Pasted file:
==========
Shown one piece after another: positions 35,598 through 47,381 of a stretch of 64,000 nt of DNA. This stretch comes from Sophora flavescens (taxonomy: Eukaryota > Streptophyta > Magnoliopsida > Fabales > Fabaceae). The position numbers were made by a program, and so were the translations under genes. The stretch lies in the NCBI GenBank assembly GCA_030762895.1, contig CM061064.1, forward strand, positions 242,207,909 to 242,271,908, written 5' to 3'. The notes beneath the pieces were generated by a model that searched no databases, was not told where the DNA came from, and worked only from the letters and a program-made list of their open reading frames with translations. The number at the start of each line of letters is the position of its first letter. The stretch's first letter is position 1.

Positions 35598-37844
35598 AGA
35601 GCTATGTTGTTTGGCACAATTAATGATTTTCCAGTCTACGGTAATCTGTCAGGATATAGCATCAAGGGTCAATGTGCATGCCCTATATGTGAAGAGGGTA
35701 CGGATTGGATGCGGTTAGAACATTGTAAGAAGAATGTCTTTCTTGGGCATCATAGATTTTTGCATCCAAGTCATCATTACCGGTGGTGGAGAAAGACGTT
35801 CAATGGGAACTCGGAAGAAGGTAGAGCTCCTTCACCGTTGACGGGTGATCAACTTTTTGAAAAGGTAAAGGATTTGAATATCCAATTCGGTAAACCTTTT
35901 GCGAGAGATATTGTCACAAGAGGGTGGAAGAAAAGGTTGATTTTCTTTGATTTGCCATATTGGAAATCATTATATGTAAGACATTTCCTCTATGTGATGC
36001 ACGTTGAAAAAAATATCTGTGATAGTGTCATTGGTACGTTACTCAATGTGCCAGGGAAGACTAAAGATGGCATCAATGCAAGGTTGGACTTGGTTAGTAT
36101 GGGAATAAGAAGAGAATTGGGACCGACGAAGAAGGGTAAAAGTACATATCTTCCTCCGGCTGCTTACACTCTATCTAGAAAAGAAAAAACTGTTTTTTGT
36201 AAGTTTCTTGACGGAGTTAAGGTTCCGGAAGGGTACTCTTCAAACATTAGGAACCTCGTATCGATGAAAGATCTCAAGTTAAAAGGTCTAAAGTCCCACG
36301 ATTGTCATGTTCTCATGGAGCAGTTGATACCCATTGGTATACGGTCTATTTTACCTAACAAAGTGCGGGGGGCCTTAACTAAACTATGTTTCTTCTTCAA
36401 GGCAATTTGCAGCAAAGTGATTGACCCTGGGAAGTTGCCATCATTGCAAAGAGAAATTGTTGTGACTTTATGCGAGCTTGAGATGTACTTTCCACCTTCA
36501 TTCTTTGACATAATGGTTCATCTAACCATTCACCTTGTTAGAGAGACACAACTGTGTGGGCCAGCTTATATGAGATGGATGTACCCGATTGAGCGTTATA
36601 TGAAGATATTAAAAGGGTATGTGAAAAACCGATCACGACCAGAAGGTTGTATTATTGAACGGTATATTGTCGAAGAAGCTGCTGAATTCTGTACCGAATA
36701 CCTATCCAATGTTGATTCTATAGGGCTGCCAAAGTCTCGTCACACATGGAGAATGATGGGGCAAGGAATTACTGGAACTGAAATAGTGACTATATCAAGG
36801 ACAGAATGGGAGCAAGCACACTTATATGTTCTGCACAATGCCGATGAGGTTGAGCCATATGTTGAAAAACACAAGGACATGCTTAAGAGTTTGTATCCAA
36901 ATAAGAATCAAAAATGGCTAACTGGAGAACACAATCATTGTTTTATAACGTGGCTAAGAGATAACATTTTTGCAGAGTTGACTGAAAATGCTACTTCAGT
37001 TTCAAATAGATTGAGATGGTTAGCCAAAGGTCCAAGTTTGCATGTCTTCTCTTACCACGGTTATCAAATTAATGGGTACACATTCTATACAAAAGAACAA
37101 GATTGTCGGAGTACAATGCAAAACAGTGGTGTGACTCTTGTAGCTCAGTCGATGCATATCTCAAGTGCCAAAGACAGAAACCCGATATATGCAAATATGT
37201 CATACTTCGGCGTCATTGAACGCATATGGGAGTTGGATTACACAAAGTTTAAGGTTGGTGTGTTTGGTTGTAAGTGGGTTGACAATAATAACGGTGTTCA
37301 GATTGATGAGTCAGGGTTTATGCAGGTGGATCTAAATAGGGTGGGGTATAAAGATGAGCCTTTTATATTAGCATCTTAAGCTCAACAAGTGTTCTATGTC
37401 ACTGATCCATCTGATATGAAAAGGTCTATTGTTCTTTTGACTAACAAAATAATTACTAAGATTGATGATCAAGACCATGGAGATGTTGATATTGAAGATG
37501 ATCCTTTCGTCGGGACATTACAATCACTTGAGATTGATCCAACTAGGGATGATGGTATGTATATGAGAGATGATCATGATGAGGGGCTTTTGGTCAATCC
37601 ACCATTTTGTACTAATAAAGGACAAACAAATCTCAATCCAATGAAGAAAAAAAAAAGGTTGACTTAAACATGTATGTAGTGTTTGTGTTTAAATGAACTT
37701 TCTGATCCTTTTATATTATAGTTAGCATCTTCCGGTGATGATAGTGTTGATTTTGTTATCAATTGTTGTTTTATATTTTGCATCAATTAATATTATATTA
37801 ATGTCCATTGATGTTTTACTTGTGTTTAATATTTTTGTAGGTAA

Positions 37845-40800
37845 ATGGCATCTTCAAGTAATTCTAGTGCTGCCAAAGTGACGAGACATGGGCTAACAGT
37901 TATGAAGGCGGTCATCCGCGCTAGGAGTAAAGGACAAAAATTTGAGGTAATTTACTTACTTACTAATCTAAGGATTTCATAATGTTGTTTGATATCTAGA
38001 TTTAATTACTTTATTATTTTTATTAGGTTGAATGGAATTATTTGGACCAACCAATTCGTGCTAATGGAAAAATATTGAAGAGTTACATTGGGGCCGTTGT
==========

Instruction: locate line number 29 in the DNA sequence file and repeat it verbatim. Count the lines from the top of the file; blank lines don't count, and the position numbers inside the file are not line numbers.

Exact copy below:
37901 TATGAAGGCGGTCATCCGCGCTAGGAGTAAAGGACAAAAATTTGAGGTAATTTACTTACTTACTAATCTAAGGATTTCATAATGTTGTTTGATATCTAGA